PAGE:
Definitions

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Etymologies

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Examples

  • When Marius did stay home to dinner he was faced with fare like dormice stuffed with foie gras, the tiniest fig-pecker birds daintied beyond imagination, exotic vegetables and pungent arrays of sauces too rich for his tongue and his belly, if not his purse.

    The First Man in Rome

  • He presented Asellius Sabinus with two hundred thousand sesterces, for writing a dialogue, in the way of dispute, betwixt the truffle and the fig-pecker, the oyster and the thrush.

    De vita Caesarum

  • He can talk of sausages and silkworms, and forestry and agriculture and sheep-grazing, and how they catch porcupines and cure warts and manufacture manna; he knows about the evil eye and witches and the fata morgana and the tarantula spider, about figs in ancient and modern times and the fig-pecker bird -- that bird you eat bones and all, the focetola or beccafico (garden warbler).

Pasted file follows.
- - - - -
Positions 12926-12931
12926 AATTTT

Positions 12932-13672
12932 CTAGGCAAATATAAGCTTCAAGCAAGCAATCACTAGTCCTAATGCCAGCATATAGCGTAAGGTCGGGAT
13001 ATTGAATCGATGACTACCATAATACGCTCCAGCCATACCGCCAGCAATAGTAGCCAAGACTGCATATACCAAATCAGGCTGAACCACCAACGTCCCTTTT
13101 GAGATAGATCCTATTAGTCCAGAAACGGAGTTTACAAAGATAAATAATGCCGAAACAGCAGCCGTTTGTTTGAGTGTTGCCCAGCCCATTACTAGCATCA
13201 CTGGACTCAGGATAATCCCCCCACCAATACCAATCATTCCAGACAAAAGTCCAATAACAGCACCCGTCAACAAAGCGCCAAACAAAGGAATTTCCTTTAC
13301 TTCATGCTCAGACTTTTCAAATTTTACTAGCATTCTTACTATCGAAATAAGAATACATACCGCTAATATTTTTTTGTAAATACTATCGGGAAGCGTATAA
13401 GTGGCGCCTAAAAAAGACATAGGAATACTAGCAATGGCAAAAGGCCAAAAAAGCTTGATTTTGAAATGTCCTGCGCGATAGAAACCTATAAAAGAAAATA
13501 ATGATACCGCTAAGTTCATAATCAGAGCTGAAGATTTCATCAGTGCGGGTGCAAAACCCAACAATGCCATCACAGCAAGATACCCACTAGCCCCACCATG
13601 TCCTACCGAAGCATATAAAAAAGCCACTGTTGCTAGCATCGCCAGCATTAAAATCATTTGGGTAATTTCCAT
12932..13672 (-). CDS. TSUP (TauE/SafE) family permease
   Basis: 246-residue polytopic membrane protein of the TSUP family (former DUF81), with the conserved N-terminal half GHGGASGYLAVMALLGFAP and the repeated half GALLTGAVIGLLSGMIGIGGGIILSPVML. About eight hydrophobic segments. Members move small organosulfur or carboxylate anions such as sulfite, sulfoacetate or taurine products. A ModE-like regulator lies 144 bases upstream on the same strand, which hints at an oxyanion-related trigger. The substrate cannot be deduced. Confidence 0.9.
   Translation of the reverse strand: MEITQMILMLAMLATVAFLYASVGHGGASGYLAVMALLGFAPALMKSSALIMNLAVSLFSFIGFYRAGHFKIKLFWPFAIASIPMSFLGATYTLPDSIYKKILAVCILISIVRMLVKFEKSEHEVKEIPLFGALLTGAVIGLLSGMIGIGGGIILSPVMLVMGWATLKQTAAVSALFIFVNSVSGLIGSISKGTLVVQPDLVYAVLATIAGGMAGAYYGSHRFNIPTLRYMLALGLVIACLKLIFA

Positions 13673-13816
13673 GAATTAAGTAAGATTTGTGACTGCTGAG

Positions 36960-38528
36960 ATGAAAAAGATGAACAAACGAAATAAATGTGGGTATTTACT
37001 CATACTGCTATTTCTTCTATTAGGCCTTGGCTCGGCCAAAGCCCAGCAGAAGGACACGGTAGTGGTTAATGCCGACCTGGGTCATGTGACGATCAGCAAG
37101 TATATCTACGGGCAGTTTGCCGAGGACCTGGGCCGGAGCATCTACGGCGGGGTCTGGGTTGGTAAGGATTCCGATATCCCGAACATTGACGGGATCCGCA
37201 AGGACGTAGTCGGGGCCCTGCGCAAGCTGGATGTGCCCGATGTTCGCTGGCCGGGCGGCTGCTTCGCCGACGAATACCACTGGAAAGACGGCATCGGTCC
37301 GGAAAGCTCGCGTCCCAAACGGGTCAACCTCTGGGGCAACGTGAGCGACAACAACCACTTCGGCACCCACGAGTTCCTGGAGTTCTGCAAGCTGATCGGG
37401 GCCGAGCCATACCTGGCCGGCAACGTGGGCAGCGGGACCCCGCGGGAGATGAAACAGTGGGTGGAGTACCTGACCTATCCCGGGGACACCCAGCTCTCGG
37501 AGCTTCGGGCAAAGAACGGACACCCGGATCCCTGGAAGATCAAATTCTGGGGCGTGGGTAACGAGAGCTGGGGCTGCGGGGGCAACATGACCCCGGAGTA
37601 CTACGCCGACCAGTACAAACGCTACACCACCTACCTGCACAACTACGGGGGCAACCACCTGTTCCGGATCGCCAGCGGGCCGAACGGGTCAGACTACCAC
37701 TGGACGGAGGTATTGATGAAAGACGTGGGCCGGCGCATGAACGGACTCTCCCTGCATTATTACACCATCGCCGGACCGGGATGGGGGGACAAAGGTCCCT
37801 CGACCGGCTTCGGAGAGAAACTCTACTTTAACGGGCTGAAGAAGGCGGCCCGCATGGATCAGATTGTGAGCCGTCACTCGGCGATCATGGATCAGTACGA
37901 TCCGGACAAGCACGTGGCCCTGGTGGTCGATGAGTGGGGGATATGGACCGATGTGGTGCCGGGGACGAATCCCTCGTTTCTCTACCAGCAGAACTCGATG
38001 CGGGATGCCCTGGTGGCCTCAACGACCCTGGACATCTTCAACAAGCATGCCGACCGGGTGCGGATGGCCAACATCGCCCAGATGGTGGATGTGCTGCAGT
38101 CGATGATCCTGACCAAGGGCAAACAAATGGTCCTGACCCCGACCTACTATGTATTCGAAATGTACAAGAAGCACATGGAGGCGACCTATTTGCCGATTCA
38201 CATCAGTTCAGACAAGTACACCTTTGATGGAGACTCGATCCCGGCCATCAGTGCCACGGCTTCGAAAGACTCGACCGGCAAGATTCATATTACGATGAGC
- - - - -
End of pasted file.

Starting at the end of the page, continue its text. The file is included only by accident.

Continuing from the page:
Alone

  • We picked up our spoons, each of which weighed not less than half a pound, and punctured the shells, which were made of flour and dough, and as a matter of fact, I very nearly threw mine away for it seemed to me that a chick had formed already, but upon hearing an old experienced guest vow, "There must be something good here," I broke open the shell with my hand and discovered a fine fat fig-pecker, imbedded in a yolk seasoned with pepper.

    Satyricon

Comments

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  • Hilarious.

    September 27, 2011

  • Go on, kiss the fig.

    September 27, 2011

  • Yarb, a spoonerism of fig-pecker might be frig-pig, listed by Grose's Classical Dictionary of the Vulgar Tongue, 1811, as meaning "a trifling, fiddle-faddle fellow".

    September 26, 2011

  • Sure it's not a spoonerism?

    September 26, 2011

  • It's a bird.

    September 26, 2011